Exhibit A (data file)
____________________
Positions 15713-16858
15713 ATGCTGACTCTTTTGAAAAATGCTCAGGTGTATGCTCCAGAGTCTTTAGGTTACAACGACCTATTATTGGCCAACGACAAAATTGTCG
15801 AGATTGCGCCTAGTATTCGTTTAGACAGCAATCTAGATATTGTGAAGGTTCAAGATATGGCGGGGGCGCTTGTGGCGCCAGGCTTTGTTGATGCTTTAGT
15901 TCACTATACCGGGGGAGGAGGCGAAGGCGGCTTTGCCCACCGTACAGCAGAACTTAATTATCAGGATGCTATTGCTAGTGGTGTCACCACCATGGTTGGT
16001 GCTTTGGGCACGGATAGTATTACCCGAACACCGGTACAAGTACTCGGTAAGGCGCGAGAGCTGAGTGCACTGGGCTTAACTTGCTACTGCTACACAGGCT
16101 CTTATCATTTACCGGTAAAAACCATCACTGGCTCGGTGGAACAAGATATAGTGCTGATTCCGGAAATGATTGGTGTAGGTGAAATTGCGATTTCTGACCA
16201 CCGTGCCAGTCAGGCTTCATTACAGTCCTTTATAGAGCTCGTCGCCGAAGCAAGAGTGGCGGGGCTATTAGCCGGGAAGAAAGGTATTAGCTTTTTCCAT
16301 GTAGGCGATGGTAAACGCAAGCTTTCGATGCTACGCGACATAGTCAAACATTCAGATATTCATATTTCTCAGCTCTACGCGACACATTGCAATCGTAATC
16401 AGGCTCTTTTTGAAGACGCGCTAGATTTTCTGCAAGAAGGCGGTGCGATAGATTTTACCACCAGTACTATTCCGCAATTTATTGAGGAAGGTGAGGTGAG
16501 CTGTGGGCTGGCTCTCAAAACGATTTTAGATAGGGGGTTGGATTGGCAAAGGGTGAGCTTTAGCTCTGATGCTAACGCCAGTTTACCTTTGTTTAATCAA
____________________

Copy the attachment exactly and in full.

Positions 15713-16858
15713 ATGCTGACTCTTTTGAAAAATGCTCAGGTGTATGCTCCAGAGTCTTTAGGTTACAACGACCTATTATTGGCCAACGACAAAATTGTCG
15801 AGATTGCGCCTAGTATTCGTTTAGACAGCAATCTAGATATTGTGAAGGTTCAAGATATGGCGGGGGCGCTTGTGGCGCCAGGCTTTGTTGATGCTTTAGT
15901 TCACTATACCGGGGGAGGAGGCGAAGGCGGCTTTGCCCACCGTACAGCAGAACTTAATTATCAGGATGCTATTGCTAGTGGTGTCACCACCATGGTTGGT
16001 GCTTTGGGCACGGATAGTATTACCCGAACACCGGTACAAGTACTCGGTAAGGCGCGAGAGCTGAGTGCACTGGGCTTAACTTGCTACTGCTACACAGGCT
16101 CTTATCATTTACCGGTAAAAACCATCACTGGCTCGGTGGAACAAGATATAGTGCTGATTCCGGAAATGATTGGTGTAGGTGAAATTGCGATTTCTGACCA
16201 CCGTGCCAGTCAGGCTTCATTACAGTCCTTTATAGAGCTCGTCGCCGAAGCAAGAGTGGCGGGGCTATTAGCCGGGAAGAAAGGTATTAGCTTTTTCCAT
16301 GTAGGCGATGGTAAACGCAAGCTTTCGATGCTACGCGACATAGTCAAACATTCAGATATTCATATTTCTCAGCTCTACGCGACACATTGCAATCGTAATC
16401 AGGCTCTTTTTGAAGACGCGCTAGATTTTCTGCAAGAAGGCGGTGCGATAGATTTTACCACCAGTACTATTCCGCAATTTATTGAGGAAGGTGAGGTGAG
16501 CTGTGGGCTGGCTCTCAAAACGATTTTAGATAGGGGGTTGGATTGGCAAAGGGTGAGCTTTAGCTCTGATGCTAACGCCAGTTTACCTTTGTTTAATCAA